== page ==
Drivers hit in the

pocket again

Peugeot 108, front action city

THE cost of running a new car has increased by a massive ten per cent in the last year, according to new research.

And the running costs of some vehicles have increased even more, say automotive data experts hpi following a new study which examined a range of factors from depreciation to fuel costs and repairs to calculate a total cost of ownership on some popular models.

The figures show a cost per mile and are based on vehicles aged at three years and 30K miles, and include service and maintenance, fuel, depreciation from the cost new and road tax.

The research looked at the cheapest vehicles to own in 2016 against 2017. It found the cost per mile for the Peugeot 108 increased from 24p to 27p. The Toyota Aygo jumped by over 15% from 24p to 28p over the same period.

Strong consumer demand has firmed up the values of used cars over the last 12 months to slow depreciation say hpi's experts but, the company's consumer and retail specialist, Philip Nothard explains: "The motorist is facing rising taxation and fuel costs due to a weak pound."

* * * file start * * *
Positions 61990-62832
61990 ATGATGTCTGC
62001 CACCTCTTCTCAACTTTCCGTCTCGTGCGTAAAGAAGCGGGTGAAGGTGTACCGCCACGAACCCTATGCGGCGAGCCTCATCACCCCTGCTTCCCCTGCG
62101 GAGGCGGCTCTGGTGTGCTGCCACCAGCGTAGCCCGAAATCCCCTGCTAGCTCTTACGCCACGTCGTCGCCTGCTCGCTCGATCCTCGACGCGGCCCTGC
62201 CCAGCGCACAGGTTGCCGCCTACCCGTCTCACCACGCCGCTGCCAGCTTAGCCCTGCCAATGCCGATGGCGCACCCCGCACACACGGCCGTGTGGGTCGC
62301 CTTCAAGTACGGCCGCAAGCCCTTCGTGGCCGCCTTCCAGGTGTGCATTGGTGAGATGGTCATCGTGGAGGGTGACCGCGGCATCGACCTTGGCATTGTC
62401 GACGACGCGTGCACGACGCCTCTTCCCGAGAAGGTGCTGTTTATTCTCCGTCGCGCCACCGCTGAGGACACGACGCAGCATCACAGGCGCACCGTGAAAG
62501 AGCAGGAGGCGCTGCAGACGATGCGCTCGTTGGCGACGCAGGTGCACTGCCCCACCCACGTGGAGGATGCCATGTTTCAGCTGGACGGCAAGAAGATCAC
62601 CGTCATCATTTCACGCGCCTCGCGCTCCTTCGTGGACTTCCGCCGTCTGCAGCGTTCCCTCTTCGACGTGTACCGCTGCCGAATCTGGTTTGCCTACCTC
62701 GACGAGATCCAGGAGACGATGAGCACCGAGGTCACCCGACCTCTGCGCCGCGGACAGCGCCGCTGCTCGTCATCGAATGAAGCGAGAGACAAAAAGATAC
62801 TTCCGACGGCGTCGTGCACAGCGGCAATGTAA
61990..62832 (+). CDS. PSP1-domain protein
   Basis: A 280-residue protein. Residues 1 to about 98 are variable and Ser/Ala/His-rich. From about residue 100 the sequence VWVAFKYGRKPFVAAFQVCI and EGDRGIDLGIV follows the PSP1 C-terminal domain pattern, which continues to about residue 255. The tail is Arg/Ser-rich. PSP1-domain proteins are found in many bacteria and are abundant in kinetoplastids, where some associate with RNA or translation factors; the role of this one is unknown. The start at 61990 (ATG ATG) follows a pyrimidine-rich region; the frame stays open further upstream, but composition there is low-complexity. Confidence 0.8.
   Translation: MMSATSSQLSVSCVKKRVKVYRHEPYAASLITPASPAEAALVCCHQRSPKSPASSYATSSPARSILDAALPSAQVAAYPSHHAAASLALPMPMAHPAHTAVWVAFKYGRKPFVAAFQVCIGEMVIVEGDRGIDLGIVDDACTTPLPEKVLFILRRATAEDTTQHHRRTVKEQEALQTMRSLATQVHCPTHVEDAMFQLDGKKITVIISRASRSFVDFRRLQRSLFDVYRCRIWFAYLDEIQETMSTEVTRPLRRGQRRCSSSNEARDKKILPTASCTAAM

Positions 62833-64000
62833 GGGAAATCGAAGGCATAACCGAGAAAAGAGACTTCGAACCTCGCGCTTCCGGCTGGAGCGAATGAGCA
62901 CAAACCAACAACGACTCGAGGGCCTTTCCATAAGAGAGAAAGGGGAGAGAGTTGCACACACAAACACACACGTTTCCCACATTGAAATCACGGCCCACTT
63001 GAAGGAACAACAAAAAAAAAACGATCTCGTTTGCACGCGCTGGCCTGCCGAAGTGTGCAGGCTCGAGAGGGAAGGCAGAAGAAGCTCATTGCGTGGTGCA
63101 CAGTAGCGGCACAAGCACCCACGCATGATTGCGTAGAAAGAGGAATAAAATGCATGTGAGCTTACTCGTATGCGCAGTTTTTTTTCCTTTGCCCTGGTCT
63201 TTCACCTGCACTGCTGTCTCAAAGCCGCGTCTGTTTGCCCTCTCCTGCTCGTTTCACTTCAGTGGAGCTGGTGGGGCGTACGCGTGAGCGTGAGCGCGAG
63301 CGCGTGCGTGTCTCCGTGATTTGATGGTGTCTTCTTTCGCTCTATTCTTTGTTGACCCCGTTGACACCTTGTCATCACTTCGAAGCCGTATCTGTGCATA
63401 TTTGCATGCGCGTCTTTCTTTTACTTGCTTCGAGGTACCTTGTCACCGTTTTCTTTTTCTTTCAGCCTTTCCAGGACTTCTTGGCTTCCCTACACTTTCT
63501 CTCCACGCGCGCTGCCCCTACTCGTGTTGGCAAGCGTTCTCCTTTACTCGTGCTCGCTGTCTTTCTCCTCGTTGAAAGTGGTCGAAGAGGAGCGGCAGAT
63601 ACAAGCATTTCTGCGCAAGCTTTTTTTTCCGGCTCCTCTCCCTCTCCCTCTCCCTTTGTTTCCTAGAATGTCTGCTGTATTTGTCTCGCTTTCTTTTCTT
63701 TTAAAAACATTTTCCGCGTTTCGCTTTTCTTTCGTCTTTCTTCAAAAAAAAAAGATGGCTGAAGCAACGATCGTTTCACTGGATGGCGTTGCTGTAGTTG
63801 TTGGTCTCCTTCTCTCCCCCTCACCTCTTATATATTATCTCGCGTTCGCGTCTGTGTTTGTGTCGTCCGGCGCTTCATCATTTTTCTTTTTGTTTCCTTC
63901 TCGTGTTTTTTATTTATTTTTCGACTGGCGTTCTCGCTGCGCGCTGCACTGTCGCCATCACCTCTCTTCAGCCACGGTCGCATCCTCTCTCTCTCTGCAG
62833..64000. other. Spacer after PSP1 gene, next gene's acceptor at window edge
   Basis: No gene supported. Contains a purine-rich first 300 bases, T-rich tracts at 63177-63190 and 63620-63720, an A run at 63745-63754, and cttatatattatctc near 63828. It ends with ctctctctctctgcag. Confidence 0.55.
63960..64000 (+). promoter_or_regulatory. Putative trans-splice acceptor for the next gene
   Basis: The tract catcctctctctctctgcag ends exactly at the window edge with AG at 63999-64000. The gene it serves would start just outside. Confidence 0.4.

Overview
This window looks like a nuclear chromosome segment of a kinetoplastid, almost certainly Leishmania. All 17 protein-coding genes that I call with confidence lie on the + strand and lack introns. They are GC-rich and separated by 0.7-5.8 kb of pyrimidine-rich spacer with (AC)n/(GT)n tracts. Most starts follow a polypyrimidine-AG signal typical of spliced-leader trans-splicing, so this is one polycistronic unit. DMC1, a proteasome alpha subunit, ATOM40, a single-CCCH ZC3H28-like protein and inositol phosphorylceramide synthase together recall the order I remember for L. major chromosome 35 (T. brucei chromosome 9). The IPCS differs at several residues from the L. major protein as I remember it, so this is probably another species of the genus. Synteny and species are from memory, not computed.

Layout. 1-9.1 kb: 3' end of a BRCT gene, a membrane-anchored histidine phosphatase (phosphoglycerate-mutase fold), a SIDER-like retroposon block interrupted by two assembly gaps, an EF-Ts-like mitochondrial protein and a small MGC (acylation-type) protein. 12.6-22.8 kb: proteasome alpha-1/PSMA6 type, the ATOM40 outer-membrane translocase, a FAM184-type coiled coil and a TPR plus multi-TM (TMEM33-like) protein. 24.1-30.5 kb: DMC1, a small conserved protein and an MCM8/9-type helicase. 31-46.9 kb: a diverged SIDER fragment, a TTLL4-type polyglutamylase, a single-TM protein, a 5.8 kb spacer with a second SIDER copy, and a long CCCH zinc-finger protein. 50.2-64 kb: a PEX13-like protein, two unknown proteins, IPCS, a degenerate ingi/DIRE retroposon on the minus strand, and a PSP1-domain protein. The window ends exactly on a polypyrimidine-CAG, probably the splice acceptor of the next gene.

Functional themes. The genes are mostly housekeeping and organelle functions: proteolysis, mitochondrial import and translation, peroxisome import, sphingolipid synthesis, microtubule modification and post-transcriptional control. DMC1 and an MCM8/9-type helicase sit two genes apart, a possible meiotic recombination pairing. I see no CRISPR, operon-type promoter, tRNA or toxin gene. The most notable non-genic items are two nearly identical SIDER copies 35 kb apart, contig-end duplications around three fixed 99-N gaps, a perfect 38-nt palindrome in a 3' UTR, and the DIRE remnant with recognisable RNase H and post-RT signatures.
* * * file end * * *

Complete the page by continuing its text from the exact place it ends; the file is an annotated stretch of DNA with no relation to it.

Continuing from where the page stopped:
According to data released by the Department for Business, Energy & Industrial Strategy, fuel prices increased from 101.46p in March 2016 to 120p a litre in March 2017.

Nothard added: "Depreciation is the single biggest factor in the cost of owning a car. It usually outweighs the costs of fuel use, servicing, car tax and even insurance, even when added together. The drop in value varies between makes and models, and while depreciation is often quoted in percentage terms it can be more useful to think in cash values, which helps identify if a car is going to lose them more or less money than another."


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